Willie Nelson – Band of BrothersCultureMusicAlbum reviews
Willie Nelson has always been a bit of an iconoclast. He was part of the reactionary outlaw country movement, he’s remained an outspoken advocate for the end of marijuana prohibition, and then there’s the fact he’s worked with rapper and weed king Snoop Doog on more than one occasion. His pigtail-toting persona paints him as a bit of an oddball, but he’s always had a political edge. But at 81 years old, and 68 records deep, Band of Brothers finds Nelson taking a classical approach, with a focus on the reflective and retrospective.
Musically, Band of Brothers plays out like you might expect a country album to. There aren’t many left-field detours or heavy-handed experimentations. It’s slumbering, reflective, and usually doesn’t leave second gear. You can imagine everyone sitting around a crackling fire under the moonlight, smoking a joint while Nelson cracks a grin and strums out another tune. The arrangements are accomplished and highly polished, but they often act more as perfunctory backdrops to Nelson’s voice. This is mostly fine, but means the music here doesn’t strike as particularly distinctive.
Nelson’s voice remains the most enduring aspect of Band of Brothers. At times, he barely sings above a whisper, often he’s conversing rather than singing, and his voice has a cracked and creased quality to it. It’s like your grandfather telling stories of his past: his first love, his biggest mistakes and regrets. He’s at his most interesting when he’s singing with a reflective defiance, such as in album opener Bring it On, and single The Wall. In the former, Nelson speaks of meeting adversity head-on, in the latter, he admits to himself how that’s affected him over the years.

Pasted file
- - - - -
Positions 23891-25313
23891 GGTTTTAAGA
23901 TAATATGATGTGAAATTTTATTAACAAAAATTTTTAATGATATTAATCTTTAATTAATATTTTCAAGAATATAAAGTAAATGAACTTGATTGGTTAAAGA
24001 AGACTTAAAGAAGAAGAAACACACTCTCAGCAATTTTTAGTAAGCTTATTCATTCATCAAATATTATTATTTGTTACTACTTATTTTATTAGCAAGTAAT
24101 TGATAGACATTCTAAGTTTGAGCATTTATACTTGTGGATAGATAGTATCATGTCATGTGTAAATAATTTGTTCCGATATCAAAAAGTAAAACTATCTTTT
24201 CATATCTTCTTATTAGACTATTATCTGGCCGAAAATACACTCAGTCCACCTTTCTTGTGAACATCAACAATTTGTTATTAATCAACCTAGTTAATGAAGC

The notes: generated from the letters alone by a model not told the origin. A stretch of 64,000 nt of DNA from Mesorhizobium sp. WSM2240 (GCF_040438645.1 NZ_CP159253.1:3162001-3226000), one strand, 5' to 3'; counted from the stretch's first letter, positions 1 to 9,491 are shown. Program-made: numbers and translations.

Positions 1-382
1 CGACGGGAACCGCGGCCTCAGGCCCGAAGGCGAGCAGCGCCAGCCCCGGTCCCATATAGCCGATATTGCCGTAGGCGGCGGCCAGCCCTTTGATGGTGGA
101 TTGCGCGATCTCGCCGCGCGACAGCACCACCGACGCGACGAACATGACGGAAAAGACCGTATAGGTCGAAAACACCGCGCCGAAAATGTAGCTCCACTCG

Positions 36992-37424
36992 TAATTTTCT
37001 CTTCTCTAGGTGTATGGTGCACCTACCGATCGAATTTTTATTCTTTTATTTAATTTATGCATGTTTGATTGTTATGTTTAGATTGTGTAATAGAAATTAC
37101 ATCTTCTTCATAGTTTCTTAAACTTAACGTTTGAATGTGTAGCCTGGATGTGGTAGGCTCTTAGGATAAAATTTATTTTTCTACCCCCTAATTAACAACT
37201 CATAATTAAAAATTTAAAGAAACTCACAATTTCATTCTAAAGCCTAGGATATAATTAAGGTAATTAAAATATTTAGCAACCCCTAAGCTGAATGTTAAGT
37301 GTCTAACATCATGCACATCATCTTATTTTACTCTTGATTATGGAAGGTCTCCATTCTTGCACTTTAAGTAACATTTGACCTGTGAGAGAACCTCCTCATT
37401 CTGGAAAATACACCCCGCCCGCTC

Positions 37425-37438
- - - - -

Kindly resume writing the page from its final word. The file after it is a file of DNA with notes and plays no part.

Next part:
Elsewhere, Wives and Girlfriends finds him in a more upbeat mood as he recounts his past relationships. It’s tongue-in-cheek, and shows another side. There are plenty of love songs on this album, however, they aren’t half as interesting as the more personal pieces.
Band of Brothers might not contain anything as immediately iconic as On the Road Again, or as weirdly wonderful as Roll Me Up and Smoke Me When I Die, but Willie Nelson still remains a distinct and idiosyncratic voice, and his writing has enough humour and personality to remain engaging.
Band of Brothers was released on 17th June 2014, for further information or to order the album visit here.
Watch the video for Band of Brothers here: